It was during my freshman year of college that I found solace in fashion. Even though I drove home almost every weekend, I felt isolated and unhappy. I had no interest in my classes; I had only one friend at school whom I saw infrequently; I had nothing in common with my roommate and so we did not speak. I was still terrified of the city and never explored. It was a lonely time, and when I was not in class or doing homework, I found myself sitting in the café section of Borders poring over fashion magazines.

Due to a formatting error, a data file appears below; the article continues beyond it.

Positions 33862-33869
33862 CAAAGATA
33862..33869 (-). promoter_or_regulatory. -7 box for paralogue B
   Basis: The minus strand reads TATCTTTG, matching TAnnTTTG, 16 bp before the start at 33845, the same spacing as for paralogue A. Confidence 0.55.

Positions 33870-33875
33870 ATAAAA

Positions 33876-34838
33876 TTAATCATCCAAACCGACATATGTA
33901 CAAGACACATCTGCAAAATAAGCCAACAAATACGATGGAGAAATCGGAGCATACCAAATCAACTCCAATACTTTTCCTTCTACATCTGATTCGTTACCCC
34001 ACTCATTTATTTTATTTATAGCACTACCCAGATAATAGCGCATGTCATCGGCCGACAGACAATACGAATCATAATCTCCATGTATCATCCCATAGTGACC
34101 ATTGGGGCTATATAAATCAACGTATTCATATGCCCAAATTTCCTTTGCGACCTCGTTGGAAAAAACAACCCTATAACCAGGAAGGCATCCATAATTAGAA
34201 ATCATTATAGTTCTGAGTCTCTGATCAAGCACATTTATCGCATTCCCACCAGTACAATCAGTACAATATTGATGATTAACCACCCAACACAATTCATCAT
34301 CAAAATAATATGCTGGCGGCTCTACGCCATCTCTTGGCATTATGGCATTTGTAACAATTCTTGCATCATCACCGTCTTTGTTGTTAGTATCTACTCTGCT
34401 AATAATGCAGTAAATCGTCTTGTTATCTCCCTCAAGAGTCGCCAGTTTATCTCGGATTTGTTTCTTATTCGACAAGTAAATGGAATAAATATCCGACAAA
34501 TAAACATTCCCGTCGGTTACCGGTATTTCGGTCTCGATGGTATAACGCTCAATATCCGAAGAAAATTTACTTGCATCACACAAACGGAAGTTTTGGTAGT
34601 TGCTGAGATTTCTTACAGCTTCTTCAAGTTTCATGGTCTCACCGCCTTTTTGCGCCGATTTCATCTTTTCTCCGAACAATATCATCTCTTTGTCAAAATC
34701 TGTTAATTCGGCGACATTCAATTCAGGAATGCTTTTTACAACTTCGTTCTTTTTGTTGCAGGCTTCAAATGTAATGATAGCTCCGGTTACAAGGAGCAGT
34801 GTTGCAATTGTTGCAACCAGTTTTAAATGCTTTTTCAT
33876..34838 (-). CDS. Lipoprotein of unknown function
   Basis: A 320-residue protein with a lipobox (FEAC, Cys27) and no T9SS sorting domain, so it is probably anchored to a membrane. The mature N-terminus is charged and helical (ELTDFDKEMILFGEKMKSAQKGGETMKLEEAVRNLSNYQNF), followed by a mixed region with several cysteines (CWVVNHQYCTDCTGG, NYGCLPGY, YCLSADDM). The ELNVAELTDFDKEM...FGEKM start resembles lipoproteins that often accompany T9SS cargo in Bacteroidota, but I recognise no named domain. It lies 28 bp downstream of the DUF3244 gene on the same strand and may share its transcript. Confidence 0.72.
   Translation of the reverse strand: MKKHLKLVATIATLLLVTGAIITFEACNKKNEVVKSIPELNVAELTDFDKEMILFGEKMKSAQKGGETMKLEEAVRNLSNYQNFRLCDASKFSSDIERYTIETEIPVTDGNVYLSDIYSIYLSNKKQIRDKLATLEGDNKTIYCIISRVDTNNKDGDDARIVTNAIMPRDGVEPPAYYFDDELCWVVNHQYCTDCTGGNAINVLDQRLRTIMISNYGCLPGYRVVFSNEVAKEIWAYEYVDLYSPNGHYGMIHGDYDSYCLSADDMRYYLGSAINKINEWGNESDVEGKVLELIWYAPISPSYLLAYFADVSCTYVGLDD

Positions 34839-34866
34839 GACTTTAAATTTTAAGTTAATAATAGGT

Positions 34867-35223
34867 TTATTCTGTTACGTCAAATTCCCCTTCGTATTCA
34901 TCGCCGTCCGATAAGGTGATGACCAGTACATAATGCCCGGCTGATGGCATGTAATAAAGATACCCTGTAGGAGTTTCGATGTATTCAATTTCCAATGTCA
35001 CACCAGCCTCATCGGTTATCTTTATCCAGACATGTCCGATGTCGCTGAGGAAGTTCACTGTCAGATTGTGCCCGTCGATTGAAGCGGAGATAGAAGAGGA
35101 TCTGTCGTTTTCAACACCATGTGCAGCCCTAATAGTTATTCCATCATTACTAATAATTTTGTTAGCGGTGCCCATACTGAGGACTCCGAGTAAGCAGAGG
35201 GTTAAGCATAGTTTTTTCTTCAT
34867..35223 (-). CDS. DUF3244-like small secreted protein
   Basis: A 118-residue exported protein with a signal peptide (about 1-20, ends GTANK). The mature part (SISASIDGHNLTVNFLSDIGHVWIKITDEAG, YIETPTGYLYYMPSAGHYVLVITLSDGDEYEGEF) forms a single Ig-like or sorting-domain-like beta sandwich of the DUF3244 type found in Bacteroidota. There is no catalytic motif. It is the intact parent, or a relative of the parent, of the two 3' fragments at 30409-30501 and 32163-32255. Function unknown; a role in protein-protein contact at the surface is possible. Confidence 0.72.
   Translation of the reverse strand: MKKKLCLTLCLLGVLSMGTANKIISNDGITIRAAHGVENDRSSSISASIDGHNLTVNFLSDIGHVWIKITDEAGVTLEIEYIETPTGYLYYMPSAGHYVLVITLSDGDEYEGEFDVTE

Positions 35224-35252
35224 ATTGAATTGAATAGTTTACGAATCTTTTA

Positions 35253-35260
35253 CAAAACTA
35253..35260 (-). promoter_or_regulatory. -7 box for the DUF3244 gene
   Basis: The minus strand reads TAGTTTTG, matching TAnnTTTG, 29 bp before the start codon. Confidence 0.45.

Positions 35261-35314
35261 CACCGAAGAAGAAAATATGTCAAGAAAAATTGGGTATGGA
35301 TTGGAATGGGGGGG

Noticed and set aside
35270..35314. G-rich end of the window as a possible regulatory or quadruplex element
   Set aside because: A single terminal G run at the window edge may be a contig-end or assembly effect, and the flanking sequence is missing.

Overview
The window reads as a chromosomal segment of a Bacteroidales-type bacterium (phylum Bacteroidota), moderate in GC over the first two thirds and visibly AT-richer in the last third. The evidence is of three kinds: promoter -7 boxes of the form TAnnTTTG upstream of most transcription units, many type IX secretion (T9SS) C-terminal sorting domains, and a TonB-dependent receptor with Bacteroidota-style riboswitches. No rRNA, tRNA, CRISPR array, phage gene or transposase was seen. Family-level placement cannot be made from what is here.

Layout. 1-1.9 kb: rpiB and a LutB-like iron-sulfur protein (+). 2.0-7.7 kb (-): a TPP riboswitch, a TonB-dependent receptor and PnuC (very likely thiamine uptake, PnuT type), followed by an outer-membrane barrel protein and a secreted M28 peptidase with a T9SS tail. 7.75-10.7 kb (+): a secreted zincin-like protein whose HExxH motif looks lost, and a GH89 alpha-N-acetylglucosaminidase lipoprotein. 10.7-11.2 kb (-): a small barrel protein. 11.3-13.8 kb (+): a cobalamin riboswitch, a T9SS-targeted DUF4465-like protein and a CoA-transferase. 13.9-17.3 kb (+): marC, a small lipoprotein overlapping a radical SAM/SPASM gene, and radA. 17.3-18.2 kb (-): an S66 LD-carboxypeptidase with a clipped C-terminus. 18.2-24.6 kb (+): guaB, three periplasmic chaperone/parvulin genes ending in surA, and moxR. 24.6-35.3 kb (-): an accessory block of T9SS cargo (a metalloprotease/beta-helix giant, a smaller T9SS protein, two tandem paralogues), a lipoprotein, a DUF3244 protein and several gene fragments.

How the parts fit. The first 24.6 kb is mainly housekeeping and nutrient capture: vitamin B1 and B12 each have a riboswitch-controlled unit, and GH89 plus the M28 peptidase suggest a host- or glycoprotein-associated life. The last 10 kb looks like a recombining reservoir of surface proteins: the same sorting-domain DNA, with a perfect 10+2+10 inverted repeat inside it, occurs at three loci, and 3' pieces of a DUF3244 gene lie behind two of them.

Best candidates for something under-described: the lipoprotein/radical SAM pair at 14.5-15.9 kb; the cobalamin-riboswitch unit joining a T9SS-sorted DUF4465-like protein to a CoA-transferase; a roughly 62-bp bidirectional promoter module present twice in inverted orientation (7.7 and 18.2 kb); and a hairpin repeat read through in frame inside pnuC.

At Borders (RIP!), I did more than browse; I consumed. I bought dozens of magazines that I lugged back to my dorm room, flicking through them with a hunger for art, color, and excitement. I would spend hours looking at photographs of the runway shows on Style.com, and would feel elated when I recognized those clothes in editorials. Fashion magazines were bibles, gateways to a world in which I desperately wanted to take part. I collected them as tokens of my dedication to fashion. They were a record of my growth, of who I had become and (hopefully) where I was going. For years, I have kept those magazines on bookshelves, on nightstands, in cabinets, in boxes, in closets. But last week, I made a decision. I hauled out all of my magazines and stacked them up—three, maybe four hundred glossies, some that have been with me since high school—and, with my generous mother’s help, I threw them away. Happily.